The Growing Significance of Bluetooth BTLE in Healthcare
Bluetooth Low Energy (BTLE), also known as Bluetooth Smart, is a wireless computer network technology that allows Bluetooth-enabled devices to "talk" to each other over a short distance. Compared to a standard Bluetooth connection, BTLE runs on far less power and has only about about one-half of the range (15 meters or 50 feet), but offers most of the connectivity. This makes it ideal for medical devices that need to run on limited power supply, typically in the form of a button cell, for months, or even years.
BTLE has been around for some time. Apple embraced the technology in the iPhone 4S in 2008. Samsung followed suit soon after with its Galaxy S3 and S4. In 2013, Google also joined the race to flood the market with BTLE enabled devices by incorporating it in its latest version of Android. This means that Bluetooth 4.0 BTLE low energy Android medical devices will soon become as common as smartphones.
Before the arrival of BTLE, the standard or classic Bluetooth provided the means for computing devices to communicate with each other. Manufacturers of PCs, smart phones, tablets and other devices took advantage of this by incorporating the technology in their products. Now, Bluetooth Smart is paving the the way for an incredible array of devices that can talk to each other. According to ABI Research, an estimated 30 billion BTLE-enabled devices will enter the market by 2020.
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So, what is the driving force behind the popularity of Bluetooth Smart? Obviously, power-efficiency is first and foremost. Bluetooth Smart requires so little power that devices can continue to operate for years without having to recharge or replace the power source (battery). This is because BTLE chip devices are very small. They are so small, in fact, that one Texas Instrument model measures only 6 x 6 millimeters. They are also able to run in several power states, such as ultra low peak, average and idle modes.
The second driving force is the ability of the devices to work on any smartphone or tablet. This makes it easy for OEMs and software developers to create solutions that they can distribute to the millions of users of Bluetooth-enabled products. The third is the data the technology can deliver using SMS technology, which has a payload of 160 characters per message. This allows any BTLE-enabled medical device to send data in real time for immediate diagnosis. The data can also be stored on a smartphone, tablet or computer to be sent over a local area network (LAN), mobile network or the internet at a later time.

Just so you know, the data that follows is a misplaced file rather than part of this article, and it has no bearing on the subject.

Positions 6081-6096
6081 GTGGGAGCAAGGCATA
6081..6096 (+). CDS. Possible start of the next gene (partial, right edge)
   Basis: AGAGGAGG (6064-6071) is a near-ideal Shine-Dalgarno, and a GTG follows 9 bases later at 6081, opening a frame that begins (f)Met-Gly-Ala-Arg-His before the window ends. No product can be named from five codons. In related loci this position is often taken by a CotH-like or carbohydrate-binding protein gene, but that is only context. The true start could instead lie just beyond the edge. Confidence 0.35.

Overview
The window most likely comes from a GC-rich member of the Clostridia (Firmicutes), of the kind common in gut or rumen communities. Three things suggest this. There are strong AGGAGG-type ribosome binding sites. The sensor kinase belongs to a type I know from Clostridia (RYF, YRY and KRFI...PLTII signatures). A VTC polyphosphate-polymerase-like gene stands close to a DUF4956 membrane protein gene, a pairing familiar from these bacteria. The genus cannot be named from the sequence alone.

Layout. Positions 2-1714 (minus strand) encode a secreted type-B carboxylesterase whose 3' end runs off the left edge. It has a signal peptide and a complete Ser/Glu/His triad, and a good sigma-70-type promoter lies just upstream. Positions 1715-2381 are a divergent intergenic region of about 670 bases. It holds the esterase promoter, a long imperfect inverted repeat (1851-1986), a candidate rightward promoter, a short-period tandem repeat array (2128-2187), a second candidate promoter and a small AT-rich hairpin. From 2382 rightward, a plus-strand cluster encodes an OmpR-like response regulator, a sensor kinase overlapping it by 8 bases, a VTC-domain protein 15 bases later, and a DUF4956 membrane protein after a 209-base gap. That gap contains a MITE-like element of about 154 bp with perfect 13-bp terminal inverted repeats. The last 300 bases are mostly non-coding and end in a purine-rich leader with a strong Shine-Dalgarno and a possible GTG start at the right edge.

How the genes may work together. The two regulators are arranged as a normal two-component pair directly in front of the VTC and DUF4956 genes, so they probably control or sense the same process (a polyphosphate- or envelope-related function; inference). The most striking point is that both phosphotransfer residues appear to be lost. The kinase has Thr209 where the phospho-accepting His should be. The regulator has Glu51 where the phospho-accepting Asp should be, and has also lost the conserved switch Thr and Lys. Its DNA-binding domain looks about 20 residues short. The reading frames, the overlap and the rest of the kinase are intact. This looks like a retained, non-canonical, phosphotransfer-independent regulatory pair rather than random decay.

The significance of this to the healthcare and fitness industry is that a quiet revolution is underway. Soon, the market will be flooded with an incredible array of Bluetooth 4.0 BTLE low energy Android medical devices and applications designed for every purpose. These devices and applications could range from the common stethoscope to sophisticated equipment used in hospitals. BTLE would be ideal for these devices, as most of them will need to transmit only small amounts of data over a short distance.
There are other reasons that make Bluetooth Smart ideal for healthcare and fitness, too. Low power devices like wireless body sensors reduce the risk of infection, clinical errors and the costs of patient monitoring. These devices allow people to monitor their health in the comfort of their own home, and to live an independent lifestyle. For example, BTLE-enabled wearable sensors called Remote Patient Monitoring (RPM) can collect information and send it directly to a doctor.
Some examples of BTLE-enabled medical and health products are the 3M Littmann® Electronic Stethoscope Model 3200, iHealth Gluco-Monitoring System, Onyx II wireless pulse oximeter from Nonin, and Withings Wireless Scale. These and other devices can automatically transmit the data to a smartphone, tablet or computer. Google's commitment to the technology is certain to add many more Bluetooth 4.0 BTLE low-energy Android medical devices in the coming years. This will be a major boon to medical professionals as well as their patients.